“What is it?” Jon asked lowly, hands on his shoulders, eyes dark and apprehensive. “What did you see?”
“The Azazel-tracking alarm went off an hour ago.” Jon’s hands tightened, but Sam barrelled on, voice cracking. “Jon, he has Dean. Azazel’s possessed Dean.”
Instead, he was holding a nurse hostage in the middle of a corridor, surrounded by soldiers and guns.
Above him, Walter was saying into the base intercom Foothold situation on Level Twenty-Two. Security teams six to eight, contain the situation. Teams five, nine and ten, secure the level. Base is going into lockdown in five minutes. I repeat…
“Will someone explain to me why there’s a goa’uld in one of my men?” Jack was demanding in low tones from the back of the group as Sam and Jon approached at a run.
“General, this doesn’t make sense. Sgt Winchester went through the standard post-mission check-up, he wasn’t compromised!” A grizzled man Sam recognised as the CO of Dean’s SG team was replying with palpable frustration.
“It’s not a goa’uld,” Jon interjected. “Sam, wait –”
He dodged around Jon, pushing through the gaggle of soldiers until he could see the situation clearly.
The creature possessing Dean had his arms loosely wound around the nurse’s waist and shoulders, using her as a body shield. Despite the light grip, however, the petite woman wasn’t struggling or attempting to escape. She wasn’t doing much of anything; her open eyes were clouded and unseeing, her body still and relaxed. She was evidently under some sort of trance.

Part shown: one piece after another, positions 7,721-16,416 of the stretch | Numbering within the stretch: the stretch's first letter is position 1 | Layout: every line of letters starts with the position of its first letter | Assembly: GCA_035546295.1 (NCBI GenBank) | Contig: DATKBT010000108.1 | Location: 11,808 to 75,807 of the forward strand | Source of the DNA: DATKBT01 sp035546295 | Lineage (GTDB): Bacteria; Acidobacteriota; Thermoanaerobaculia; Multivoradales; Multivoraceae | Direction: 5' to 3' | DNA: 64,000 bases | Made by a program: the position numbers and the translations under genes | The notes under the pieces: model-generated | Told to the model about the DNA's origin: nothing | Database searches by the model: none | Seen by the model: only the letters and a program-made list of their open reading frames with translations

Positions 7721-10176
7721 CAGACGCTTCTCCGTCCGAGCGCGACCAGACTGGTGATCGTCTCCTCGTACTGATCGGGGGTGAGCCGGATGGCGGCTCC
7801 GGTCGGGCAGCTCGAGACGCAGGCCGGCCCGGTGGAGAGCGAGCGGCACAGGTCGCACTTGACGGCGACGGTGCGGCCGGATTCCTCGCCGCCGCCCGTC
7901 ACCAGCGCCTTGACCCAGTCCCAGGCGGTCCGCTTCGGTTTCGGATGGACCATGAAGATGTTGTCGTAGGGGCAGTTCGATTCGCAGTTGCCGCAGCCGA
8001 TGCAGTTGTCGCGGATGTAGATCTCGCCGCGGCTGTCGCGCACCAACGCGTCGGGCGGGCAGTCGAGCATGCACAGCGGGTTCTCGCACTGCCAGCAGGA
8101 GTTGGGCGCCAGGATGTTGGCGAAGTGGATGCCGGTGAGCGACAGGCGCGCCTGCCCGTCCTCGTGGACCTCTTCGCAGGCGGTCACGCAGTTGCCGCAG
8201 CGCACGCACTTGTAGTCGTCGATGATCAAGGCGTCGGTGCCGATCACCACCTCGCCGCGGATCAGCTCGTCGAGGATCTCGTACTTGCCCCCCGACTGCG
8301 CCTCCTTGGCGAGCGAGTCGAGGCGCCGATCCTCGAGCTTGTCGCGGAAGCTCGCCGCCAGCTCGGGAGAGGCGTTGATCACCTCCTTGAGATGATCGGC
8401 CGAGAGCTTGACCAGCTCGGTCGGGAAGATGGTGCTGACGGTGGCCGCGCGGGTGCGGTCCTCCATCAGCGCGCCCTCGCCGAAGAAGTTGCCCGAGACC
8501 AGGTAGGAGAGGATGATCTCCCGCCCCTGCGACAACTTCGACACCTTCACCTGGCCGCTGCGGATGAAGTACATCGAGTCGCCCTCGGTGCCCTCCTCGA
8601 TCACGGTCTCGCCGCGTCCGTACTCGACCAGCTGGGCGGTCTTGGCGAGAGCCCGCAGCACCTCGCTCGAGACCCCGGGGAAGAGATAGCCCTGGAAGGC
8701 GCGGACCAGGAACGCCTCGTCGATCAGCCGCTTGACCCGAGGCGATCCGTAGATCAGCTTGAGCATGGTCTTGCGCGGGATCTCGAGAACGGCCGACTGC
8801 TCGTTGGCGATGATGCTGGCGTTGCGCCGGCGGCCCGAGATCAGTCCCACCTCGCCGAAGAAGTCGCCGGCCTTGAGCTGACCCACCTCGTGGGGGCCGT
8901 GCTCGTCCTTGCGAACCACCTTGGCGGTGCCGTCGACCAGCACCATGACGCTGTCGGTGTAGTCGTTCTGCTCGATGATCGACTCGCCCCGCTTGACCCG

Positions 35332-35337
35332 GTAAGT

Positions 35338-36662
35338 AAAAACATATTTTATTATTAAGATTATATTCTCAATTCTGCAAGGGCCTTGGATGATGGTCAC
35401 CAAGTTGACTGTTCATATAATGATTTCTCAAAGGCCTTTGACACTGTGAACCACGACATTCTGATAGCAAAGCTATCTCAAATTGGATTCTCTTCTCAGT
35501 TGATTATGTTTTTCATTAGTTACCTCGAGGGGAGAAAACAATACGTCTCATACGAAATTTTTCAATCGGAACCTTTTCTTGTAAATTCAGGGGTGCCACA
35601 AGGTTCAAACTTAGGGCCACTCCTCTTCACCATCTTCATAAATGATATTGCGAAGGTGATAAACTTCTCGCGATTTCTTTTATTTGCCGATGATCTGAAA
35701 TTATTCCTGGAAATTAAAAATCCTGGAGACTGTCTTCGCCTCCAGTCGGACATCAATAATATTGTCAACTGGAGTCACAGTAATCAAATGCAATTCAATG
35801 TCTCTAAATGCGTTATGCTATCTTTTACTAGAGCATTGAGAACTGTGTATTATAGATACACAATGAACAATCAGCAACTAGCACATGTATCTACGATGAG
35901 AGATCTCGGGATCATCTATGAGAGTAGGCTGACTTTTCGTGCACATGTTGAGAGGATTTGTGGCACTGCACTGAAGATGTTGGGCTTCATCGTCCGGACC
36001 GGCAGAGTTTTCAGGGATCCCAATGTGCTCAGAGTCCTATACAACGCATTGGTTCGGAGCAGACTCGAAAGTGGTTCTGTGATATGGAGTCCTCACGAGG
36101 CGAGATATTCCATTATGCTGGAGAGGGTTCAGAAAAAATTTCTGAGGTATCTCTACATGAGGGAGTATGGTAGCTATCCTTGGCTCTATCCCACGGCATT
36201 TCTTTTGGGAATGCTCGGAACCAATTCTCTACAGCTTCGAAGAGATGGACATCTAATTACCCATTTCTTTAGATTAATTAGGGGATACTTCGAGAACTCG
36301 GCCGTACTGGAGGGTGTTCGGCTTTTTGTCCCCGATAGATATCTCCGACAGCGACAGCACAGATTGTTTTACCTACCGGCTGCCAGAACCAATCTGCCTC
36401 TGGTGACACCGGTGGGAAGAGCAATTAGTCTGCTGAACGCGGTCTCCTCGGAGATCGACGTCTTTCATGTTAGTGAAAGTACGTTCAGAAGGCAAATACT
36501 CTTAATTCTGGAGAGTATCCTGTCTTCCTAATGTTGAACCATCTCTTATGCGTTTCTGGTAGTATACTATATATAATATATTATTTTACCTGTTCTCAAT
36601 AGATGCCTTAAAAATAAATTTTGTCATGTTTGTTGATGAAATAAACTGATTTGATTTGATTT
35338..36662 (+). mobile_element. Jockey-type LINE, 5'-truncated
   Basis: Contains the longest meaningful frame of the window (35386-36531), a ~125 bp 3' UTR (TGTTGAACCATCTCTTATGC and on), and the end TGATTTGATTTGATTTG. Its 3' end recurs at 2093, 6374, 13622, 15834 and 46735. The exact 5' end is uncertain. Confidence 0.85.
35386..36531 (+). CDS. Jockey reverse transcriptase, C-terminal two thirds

Azazel caught sight of him, his lips stretching in a parody of Dean’s usual grin. “Sammy, my boy! What a chase you and your family led me on!”
“Get out of Dean,” he said furiously.
“Now, Sammy, why would I want to do that after I’ve spent years finding you?” The demon laughed, a sound which reverberated around the metal walls, echoing eerily. “I have to congratulate you on a most incredible hidey-hole. I’ve only been here less than half a day, and already I see the endless potential here…”
It was utterly revolting to see sickly yellow eyes staring out from a familiar face. “Let the woman go, she’s got nothing to do with this.”
“Oh, Sammy, my dear Sammy. You mistake me for a compassionate soul.” Azazel smiled darkly, eyes flashing. The soldiers around him tensed, fingers twitching on triggers, only backing off at Jack’s hissed Hold your fire, hold your fire!.
Fear and desperation clawed at his insides despite his best efforts. Sam searched Dean’s face, looking for any sign of his brother, but all the emotions and expressions there were completely foreign; malicious ridicule and cruel mockery did not belong on those features. “Then what do you want?”
“I want a lot of things, my boy.” Azazel smiled again, wide and nauseating. “But right now I’ll settle for the Colt in your pocket.”
His hand froze around the hidden Colt he had been gripping. “I don’t know what you’re talking about.”
The demon chuckled, amused. “You need to work on your lying skills, Sammy. I can see right through you.”
As Azazel finished his words, he looked directly into Sam’s eyes, yellow meeting brown.